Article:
There are six file formats specified by the UTDF:

  • VOLUME stores volume counts
  • TIMING stores timing plan information that varies by time of day
  • PHASING stores timing plan information that doesn't change
  • TIMOFDAY stores a weekly schedule of when to use timing plans
  • LAYOUT stores intersection locations and connections
  • LANES stores lane and fixed information

With automatic data collection through detectors, the VOLUME table can be quite large. With 100 intersections generating 96 counts a day for 30 days, the VOLUME table can have 288,000 records. The other tables are relatively small. In most cases these tables will contain less then 10,000 records and 500K of data. Efficient storage of this data is not as critical as having a well-defined specification.

UTDF has been used in a number of hardware related developments:

  • Existing detectors can be used to provide traffic counts and be stored in UTDF.
  • A library of timing plans can be stored in UTDF and uploaded to the controller on demand.
  • A generation 1.5 traffic control system can be developed that automatically performs the above steps in conjunction with the analysis software in real time.

UTDF allows data to be shared between otherwise incompatible software packages. It is anticipated that many software developers will support UTDF. In this scenario data is entered once and then used by all the software together. It is possible for planning departments to store traffic counts for various scenarios and use them for capacity analysis as well as other purposes. With UTDF compatible software it could be possible for planners to completely automate traffic impact studies for future development and roadway improvements.

Text files are easy for end users to edit with any text editor such as Windows Notepad. The column aligned format is provided for compatibility with Turning Movement Count (TMC) files and for easy editing with text editors. The comma-delimited text files (CSV) can also easily be viewed and edited by spreadsheets such or Microsoft Excel. The user or software developer is free to choose the most convenient format.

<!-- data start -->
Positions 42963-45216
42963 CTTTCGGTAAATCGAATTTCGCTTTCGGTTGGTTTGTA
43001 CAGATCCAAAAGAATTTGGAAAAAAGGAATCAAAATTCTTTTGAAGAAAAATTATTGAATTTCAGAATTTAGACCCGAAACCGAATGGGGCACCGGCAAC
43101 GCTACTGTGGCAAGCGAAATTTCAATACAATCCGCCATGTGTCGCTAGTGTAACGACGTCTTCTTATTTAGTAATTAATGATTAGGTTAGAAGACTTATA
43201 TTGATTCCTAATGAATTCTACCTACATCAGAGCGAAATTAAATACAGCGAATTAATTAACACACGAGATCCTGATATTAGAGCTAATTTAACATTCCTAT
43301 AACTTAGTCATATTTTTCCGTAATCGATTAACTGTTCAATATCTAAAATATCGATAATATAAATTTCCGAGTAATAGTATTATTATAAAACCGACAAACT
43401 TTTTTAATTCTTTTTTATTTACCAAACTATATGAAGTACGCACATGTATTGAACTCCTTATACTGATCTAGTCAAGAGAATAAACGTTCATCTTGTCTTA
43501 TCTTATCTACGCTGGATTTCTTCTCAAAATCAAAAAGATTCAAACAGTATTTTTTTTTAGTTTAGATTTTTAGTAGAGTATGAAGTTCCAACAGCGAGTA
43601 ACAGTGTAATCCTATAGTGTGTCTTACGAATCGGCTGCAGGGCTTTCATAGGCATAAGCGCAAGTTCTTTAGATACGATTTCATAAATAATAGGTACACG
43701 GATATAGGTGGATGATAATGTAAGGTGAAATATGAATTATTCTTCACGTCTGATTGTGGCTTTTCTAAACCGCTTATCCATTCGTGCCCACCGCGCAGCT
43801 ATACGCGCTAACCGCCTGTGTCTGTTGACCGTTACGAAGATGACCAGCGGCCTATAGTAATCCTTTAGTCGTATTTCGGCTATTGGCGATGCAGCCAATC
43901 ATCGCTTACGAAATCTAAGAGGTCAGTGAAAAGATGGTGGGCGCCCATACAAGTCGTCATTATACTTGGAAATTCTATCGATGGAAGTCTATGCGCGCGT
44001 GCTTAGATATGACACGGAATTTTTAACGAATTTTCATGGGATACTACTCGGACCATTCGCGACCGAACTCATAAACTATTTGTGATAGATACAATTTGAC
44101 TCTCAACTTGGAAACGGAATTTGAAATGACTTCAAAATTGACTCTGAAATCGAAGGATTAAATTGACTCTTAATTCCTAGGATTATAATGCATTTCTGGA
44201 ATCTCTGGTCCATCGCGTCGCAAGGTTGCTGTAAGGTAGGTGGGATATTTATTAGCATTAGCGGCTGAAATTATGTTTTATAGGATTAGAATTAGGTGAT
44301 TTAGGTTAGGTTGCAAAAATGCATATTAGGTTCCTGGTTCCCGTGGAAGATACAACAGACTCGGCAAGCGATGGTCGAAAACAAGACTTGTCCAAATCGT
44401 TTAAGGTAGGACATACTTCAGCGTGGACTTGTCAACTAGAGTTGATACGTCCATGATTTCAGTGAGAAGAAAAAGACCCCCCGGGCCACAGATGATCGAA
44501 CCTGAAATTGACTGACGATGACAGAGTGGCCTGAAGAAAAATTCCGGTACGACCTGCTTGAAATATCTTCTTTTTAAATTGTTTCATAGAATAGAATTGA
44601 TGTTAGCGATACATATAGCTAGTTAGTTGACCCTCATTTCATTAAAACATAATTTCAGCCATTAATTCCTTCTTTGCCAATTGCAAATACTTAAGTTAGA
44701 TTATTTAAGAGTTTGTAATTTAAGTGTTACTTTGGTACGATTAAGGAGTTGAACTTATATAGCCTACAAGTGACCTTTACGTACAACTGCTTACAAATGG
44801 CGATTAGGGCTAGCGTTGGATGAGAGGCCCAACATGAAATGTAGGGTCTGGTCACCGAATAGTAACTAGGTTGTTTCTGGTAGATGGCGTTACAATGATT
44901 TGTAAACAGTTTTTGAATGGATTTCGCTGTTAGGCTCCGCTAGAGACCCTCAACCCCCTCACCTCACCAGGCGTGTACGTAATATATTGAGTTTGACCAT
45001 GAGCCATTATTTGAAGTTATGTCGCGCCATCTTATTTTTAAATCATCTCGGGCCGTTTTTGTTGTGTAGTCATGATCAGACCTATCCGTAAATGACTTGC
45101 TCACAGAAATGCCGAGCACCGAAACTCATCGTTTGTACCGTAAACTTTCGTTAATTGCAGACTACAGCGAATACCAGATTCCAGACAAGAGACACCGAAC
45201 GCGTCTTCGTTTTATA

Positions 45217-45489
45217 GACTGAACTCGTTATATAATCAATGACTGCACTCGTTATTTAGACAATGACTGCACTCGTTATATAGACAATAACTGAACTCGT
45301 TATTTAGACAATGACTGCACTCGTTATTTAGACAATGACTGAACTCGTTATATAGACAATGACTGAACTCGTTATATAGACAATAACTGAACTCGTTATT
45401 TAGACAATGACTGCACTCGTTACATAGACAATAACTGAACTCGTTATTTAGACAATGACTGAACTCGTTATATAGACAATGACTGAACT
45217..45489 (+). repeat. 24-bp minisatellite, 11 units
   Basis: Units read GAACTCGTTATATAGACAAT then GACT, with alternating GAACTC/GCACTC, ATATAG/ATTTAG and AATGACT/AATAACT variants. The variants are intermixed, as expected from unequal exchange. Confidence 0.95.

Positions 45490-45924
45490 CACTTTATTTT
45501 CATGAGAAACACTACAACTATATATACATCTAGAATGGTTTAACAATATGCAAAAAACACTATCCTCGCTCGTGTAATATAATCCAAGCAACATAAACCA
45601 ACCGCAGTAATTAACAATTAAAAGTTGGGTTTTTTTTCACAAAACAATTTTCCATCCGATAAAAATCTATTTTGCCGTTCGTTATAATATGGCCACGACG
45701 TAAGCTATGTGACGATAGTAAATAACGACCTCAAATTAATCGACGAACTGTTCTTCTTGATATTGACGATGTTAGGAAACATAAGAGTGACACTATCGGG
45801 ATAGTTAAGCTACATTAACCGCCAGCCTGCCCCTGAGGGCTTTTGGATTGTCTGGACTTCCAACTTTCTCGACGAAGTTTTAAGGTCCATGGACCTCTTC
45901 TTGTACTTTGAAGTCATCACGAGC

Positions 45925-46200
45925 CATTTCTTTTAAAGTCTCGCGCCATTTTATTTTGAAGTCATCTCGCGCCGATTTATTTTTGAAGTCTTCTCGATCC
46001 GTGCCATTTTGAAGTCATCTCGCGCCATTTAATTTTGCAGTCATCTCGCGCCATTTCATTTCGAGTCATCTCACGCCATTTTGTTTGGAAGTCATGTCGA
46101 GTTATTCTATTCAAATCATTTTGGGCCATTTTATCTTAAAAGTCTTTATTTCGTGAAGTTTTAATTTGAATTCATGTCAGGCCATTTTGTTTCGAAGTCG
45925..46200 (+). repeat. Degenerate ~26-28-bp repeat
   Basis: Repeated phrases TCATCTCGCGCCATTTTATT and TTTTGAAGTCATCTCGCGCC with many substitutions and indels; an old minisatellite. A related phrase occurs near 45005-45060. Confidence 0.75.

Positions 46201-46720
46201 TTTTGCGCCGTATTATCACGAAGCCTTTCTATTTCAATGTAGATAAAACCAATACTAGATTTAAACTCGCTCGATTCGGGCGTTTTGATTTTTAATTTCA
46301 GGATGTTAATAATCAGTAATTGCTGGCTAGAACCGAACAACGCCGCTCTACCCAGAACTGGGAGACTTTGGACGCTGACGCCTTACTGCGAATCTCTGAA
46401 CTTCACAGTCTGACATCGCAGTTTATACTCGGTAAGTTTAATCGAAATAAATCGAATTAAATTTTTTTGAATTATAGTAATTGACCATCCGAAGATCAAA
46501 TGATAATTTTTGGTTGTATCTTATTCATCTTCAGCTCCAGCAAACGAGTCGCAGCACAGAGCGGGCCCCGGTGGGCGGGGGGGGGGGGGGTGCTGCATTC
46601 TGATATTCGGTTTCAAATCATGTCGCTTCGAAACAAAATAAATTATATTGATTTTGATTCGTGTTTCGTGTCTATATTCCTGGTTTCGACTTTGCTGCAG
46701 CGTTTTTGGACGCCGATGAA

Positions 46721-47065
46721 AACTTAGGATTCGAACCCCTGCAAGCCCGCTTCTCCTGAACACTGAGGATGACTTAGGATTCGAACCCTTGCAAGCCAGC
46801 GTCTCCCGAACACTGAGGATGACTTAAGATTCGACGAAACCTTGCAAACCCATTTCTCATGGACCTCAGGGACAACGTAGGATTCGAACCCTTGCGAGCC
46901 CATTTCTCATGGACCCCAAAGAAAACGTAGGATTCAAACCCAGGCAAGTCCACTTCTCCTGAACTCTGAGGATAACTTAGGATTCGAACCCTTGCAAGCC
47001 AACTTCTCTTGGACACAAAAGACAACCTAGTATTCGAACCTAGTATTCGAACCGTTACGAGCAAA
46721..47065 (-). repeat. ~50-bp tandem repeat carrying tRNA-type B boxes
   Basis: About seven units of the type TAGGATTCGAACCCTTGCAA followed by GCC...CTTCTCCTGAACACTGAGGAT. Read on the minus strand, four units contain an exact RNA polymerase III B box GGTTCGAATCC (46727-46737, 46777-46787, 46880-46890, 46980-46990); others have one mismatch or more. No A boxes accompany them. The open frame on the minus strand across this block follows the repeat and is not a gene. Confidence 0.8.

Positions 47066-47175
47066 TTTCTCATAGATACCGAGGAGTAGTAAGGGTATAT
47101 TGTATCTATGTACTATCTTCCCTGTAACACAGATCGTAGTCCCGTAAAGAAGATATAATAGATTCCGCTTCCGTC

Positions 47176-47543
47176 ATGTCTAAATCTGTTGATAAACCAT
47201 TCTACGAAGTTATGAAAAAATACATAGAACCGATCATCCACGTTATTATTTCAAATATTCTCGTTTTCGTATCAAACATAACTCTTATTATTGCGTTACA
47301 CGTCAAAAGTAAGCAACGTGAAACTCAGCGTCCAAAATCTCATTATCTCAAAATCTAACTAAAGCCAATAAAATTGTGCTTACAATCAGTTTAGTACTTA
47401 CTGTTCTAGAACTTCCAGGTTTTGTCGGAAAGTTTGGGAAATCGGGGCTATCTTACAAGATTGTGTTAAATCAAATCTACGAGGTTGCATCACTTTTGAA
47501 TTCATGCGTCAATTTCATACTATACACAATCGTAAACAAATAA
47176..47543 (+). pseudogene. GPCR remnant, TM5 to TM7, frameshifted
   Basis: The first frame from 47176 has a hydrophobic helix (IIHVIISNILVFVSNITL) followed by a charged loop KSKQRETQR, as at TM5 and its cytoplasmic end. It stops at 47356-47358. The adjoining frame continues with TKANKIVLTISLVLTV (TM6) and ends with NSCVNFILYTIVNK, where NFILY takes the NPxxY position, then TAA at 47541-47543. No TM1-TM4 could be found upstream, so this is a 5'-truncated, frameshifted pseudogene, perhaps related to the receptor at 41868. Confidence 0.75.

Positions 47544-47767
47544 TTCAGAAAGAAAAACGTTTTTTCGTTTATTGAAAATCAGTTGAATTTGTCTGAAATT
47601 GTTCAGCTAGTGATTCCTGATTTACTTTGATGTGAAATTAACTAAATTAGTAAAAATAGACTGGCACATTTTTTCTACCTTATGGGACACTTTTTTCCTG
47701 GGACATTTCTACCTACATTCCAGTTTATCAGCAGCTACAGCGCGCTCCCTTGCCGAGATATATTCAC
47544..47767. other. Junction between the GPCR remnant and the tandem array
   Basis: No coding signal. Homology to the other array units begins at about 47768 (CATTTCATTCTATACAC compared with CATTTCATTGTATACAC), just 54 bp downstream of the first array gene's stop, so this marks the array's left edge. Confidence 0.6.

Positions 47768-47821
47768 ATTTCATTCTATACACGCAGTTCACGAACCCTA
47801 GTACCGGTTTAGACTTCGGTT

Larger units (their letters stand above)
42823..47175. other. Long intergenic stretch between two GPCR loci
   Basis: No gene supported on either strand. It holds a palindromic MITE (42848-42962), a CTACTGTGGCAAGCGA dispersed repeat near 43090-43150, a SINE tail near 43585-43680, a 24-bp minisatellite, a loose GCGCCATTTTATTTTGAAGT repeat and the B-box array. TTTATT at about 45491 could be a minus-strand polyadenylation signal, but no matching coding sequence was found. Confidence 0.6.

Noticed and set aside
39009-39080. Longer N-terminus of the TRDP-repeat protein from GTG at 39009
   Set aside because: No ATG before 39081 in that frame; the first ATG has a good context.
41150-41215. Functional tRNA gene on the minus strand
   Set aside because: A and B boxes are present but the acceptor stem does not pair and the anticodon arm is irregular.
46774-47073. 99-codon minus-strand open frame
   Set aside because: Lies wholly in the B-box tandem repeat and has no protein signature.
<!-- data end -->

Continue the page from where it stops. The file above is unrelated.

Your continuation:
3.6 Hardware Environment Summary

As we noted at the beginning of this section, signal timing plans do not exist in a vacuum. To be effective, the abstract signal optimization results must be translated to the specific parameters that are used by today's controllers. Several observations related to the hardware environment are noted below.

  1. The signal timing parameters used in existing hardware are different from the values generated by the various optimization programs. Because each existing system uses slightly different coordination parameters, it is not practical to provide an interface for every existing system. However, most manufacturers recognize this problem and have addressed it generally by providing an interface to a third party software package. Synchro is the one most frequently noted.
  2. As legacy equipment is replaced by new systems based on NTCIP, many of the impediments to a universal interface will disappear and it is likely that the ability to install optimization results in new systems will be greatly enhanced.